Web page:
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Labor & children’s rights: Creating substantial and lasting change

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Children’s rights

Children’s rights

In the mid-1990s IKEA and many other companies became aware of children’s rights issues and widespread child labour in South Asia. This was the starting point for IKEA’s fight against child labour in the supply chain. As a first measure, IKEA worked with Save the Children to devise a child labour code of conduct, “The IKEA Way to Prevent Child Labour,” which states that all actions taken shall be in the best interests of the child.

Monitoring of compliance at IKEA suppliers was then complemented by its commitment to the communities beyond the factory gates. This was when, in 2005, the IKEA Social Initiative was created to work in partnership with UNICEF and Save the Children to promote the rights of every child to a healthy, secure childhood and access to quality education.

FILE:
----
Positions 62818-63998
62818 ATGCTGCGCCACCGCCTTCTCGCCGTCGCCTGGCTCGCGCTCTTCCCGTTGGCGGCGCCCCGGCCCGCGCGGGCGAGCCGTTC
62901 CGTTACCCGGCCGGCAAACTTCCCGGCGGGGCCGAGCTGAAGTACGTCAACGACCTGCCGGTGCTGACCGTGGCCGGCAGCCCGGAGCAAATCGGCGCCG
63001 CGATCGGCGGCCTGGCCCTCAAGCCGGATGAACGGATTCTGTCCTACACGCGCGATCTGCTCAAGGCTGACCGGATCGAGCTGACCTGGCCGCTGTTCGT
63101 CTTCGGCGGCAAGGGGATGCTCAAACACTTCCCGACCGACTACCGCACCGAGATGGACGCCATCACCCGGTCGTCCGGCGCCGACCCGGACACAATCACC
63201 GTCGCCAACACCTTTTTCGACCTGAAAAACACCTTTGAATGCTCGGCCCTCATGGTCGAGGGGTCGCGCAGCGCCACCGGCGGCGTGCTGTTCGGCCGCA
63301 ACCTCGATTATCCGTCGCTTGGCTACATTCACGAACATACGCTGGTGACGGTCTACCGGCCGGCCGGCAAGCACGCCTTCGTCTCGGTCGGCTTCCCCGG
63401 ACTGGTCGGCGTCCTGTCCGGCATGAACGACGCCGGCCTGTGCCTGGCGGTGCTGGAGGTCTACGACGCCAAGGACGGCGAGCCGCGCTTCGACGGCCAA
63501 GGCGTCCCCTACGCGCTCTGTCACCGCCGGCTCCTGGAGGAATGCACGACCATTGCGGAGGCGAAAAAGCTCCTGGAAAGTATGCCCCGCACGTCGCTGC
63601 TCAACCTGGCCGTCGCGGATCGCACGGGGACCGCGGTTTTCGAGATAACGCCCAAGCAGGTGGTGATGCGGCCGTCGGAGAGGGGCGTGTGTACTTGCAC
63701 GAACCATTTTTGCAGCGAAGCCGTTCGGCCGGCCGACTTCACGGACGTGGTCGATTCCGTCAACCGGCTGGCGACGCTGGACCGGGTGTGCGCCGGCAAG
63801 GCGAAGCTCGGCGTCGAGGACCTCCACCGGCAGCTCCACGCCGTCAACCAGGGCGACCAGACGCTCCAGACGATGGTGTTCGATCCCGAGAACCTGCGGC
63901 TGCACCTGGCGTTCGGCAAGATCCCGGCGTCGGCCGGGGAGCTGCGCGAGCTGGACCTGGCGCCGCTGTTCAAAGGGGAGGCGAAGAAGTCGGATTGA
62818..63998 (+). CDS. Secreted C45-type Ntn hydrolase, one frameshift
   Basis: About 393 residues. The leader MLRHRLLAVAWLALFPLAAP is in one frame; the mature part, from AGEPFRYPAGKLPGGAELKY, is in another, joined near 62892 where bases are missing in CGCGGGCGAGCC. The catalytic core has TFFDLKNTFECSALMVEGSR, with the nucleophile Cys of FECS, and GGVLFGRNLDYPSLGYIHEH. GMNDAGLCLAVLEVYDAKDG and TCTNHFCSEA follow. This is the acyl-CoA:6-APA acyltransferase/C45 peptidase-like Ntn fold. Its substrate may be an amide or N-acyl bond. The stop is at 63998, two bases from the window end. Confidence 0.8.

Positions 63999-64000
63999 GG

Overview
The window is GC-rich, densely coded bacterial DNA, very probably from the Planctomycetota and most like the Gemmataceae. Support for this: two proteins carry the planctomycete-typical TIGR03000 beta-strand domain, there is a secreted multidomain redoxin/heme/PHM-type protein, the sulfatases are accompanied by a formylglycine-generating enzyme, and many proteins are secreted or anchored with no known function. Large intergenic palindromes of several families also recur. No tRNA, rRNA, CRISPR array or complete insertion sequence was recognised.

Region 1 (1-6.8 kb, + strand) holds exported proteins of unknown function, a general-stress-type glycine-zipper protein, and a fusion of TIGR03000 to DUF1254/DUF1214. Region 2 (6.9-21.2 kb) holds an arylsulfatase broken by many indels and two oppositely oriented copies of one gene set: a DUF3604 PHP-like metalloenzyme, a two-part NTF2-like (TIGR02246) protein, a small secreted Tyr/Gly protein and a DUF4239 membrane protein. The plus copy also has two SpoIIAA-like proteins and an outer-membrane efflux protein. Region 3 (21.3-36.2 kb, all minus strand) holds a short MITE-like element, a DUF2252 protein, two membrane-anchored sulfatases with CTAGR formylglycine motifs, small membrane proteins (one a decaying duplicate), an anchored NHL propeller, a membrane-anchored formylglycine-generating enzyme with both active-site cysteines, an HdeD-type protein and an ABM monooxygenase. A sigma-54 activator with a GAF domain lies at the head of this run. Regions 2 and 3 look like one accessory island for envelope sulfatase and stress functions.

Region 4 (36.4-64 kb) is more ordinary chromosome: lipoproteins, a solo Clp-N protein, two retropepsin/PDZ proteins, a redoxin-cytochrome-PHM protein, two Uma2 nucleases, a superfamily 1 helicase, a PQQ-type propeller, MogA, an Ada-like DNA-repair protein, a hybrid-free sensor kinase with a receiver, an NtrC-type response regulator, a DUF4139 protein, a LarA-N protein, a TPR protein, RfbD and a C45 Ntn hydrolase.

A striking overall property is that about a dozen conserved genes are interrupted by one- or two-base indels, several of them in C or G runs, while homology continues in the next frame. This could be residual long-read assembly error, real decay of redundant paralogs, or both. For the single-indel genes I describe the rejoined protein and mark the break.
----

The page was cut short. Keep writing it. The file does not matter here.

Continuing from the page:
What started as the company’s commitment to children’s rights in its supply chain then turned into a greater commitment “to create a better everyday life for the many” children across the globe.

IKEA has implemented serious measures to ensure that its suppliers comply with its code of conduct. When suppliers are found to be using child labour, a corrective plan is required to be submitted. If the supplier refuses to implement corrective plans within the agreed timeframe, the company terminates all business activities with the supplier.

The IKEA Social Initiative with UNICEF and Save the Children invests in a range of programmes that have adopted a holistic approach to creating substantial and lasting change in the lives of children and women—improving their health, enabling access to quality education for children, and empowering women to create a better future for themselves and their communities.

Women’s economic empowerment in Uttar Pradesh, India (UNDP)
This cooperation with the UN Development Programme has enhanced the social, economic, and political empowerment of women in the 500 villages in Uttar Pradesh, India, where IKEA Social Initiative and UNICEF have been present since 2000. At least 50,000 women (22,000 of them from self-help groups set up in the previous UNICEF children’s rights programme) have received training to become entrepreneurs and village leaders. They have access to advanced literacy and financial skills and leadership training, which provide them with the skills needed to become key decision-makers in institutions of their local community.

(excerpt from EMG research document)

Article: Support to women & children’s rights

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